Metabolic profiling and the absence of putative genes encoding important enzymes of the Embden-Meyerhof- Parnas and Entner-Doudoroff pathway suggest that, in contrast to the closely related H. pylori and H. bizzozeronii, H. suis is not able to utilize glucose for its main energy supply. As a consequence, H. suis has to rely on other sources to fulfill its energy requirements. Metabolic reconstruction and analysis of metabolites in H. suis culture medium showed that H. suis tends to use amino acids, not only for protein synthesis, but most likely also as an energy source. The consumption of amino acids was obvious in cultures grown in both liquid media, but was most pronounced in MEM, which can be considered to be the most basic one of the two. This could indicate that H. suis relies even more on amino acids for its survival when facing stressful situations. One of the preferred nutrients seems Gln, which is the most abundant free amino acid in both plants and animals36–38. Our current and previous studies have shown that Gln is depleted from the medium during H. suis culture due to the hydrolysis by H. suis GGT16. As described for H. pylori, the formed glutamate can be taken up and converted to 2-ketoglutarate by the bacteria and channeled into the TCA cycle21,29, an important metabolic pathway that provides precursors for a variety of cell components, as well as for supplying energy to the bacterium31.
Figure 8. Proliferating Ki67-positive (brown) epithelial cells and lymphocytes in the antrum of the stomach of control and Helicobacter suis infected animals. (a) Control animal receiving the standard diet; (b) H. suis infected animal receiving the standard diet; (c) H. suis infected animal receiving the glutaminesupplemented diet; (d) H. suis infected animal on the glutathione-supplemented diet. A more pronounced proliferation is observed in H. suis infected animals receiving the standard and glutamine-supplemented diet compared to H. suis infected animals receiving the glutathione-supplemented diet.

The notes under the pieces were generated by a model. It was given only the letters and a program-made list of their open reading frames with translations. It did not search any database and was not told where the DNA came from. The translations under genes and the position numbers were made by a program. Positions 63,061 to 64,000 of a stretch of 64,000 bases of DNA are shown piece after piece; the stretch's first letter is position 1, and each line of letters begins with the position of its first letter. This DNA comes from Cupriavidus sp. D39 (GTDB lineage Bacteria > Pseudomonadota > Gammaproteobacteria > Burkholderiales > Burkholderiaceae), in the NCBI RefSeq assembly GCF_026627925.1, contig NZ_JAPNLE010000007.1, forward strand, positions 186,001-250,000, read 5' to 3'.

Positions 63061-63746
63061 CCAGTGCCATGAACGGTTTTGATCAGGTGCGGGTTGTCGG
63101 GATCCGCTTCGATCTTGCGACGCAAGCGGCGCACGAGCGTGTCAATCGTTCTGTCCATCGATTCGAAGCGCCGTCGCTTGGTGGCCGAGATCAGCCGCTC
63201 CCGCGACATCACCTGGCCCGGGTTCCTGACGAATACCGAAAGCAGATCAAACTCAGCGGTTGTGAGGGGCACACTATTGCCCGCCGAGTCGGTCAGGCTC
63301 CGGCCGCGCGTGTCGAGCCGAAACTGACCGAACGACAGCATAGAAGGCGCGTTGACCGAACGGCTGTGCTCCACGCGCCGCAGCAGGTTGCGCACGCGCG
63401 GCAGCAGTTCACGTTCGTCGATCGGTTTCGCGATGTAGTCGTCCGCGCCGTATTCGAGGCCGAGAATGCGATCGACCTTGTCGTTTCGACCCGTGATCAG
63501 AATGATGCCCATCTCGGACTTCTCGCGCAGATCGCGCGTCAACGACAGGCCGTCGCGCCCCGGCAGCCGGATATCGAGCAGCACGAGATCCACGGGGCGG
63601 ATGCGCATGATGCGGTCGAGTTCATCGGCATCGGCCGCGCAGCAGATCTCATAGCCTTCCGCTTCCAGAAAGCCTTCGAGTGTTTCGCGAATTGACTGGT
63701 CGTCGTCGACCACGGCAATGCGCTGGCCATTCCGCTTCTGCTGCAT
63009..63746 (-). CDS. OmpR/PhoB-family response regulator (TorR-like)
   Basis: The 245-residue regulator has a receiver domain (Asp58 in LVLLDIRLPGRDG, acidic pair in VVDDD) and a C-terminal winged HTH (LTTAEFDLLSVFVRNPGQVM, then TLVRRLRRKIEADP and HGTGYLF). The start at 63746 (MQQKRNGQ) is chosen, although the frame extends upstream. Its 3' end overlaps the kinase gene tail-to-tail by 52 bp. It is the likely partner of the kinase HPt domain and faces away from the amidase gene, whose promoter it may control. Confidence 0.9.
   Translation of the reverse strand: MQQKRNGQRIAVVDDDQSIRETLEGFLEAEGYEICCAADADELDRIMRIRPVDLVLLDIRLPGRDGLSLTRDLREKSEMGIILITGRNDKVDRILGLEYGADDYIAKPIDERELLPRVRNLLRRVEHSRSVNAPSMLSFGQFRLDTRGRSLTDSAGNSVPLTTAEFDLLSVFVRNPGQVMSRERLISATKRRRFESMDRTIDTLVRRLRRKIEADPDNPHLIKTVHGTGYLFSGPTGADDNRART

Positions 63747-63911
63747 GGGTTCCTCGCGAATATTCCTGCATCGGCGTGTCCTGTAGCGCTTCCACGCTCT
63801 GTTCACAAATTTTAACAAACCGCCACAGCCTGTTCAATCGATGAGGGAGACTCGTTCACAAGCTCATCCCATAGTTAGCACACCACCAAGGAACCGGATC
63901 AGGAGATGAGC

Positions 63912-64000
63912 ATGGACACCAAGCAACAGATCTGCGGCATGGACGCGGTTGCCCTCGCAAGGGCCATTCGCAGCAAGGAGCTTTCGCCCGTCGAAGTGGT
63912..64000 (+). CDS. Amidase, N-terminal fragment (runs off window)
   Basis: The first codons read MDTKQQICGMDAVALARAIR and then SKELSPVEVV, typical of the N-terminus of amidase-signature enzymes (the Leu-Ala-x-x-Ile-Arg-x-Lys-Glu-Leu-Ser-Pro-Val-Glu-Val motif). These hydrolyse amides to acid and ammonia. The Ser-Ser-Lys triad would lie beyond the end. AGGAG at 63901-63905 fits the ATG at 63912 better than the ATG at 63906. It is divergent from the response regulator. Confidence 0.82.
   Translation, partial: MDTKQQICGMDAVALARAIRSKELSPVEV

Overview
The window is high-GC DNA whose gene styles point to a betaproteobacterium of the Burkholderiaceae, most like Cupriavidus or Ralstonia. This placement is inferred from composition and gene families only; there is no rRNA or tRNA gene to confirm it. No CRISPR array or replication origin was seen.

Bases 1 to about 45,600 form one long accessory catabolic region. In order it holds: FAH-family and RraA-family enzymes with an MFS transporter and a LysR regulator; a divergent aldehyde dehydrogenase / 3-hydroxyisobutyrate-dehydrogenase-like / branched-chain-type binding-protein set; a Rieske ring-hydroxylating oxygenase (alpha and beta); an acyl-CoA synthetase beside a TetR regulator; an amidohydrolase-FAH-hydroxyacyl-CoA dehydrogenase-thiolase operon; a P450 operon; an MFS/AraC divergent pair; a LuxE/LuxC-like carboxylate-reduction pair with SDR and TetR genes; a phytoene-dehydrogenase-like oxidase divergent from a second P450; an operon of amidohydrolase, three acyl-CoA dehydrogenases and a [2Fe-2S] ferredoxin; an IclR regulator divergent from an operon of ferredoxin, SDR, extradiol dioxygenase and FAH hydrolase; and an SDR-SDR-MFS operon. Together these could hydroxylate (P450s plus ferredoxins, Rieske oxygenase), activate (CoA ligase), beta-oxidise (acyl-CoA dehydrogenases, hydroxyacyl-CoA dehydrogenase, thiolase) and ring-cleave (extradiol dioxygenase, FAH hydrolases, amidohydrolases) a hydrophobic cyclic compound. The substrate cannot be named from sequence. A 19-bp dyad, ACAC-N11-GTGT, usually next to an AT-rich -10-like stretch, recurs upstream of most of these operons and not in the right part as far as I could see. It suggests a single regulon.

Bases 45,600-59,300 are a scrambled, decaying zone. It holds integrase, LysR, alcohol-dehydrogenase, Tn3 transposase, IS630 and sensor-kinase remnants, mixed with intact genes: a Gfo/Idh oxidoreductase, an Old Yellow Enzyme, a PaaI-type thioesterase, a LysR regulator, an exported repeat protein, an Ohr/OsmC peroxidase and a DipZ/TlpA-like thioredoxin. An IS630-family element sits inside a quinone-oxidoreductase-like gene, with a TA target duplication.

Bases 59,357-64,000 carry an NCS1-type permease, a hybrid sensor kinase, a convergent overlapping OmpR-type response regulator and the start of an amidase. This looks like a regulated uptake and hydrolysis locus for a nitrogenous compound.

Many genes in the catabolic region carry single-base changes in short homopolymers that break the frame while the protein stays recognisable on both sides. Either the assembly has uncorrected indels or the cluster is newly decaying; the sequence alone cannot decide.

The hydrolysis of extracellular Gln by the GGT from gastric helicobacters can cause a depletion of this conditionally essential amino acid in the gastric juice of an infected host, which may eventually lead to epithelial cell damage and immunological dysfunction16,18,20. By supplementing Gln to the diet of Mongolian gerbils we aimed at reducing inflammation-related as well as other Helicobacter-related gastric pathological changes. In addition to a local effect, dietary Gln supplementation has been described to cause an increase of the systemic Gln concentration, which may also sustain the health and function of immune and epithelial cells39. The role of Gln in gastric mucosal protection against H. pylori infection has been reported previously36–38,40–42. In these studies, an effect of Gln supplementation on gastric inflammation and cytokine expression was observed41. In addition, a recent study indicated that the depletion of Gln, as a result of high GGT activity, might actually be responsible for the strong inflammatory response following H. pylori infection, as shown by increased release of pro-inflammatory IL-8 from epithelial cells17. In contrast, Wüstner et al.18 described that H. pylori GGT activity leads to an impaired T-cell function by depriving activated lymphocytes from Gln. In the present study, the beneficial effect of Gln supplementation on inflammation was only mild to moderate, which may be due to the shorter infection period compared to that described by Hagen et al.41. Nevertheless, H. suis infected animals receiving the Gln diet showed smaller gastric lymphoid follicles and less diffuse lymphoid infiltration compared to the animals receiving the standard diet. This decreased proliferation of lymphocyte populations, as well as the reduced expression of pro- and anti-inflammatory cytokines in H. suis infected animals receiving Gln-supplemented feed is somewhat in contrast to in vitro studies showing that Gln supplementation restores the impaired proliferation of H. suis GGT-treated Jurkat T-cells16.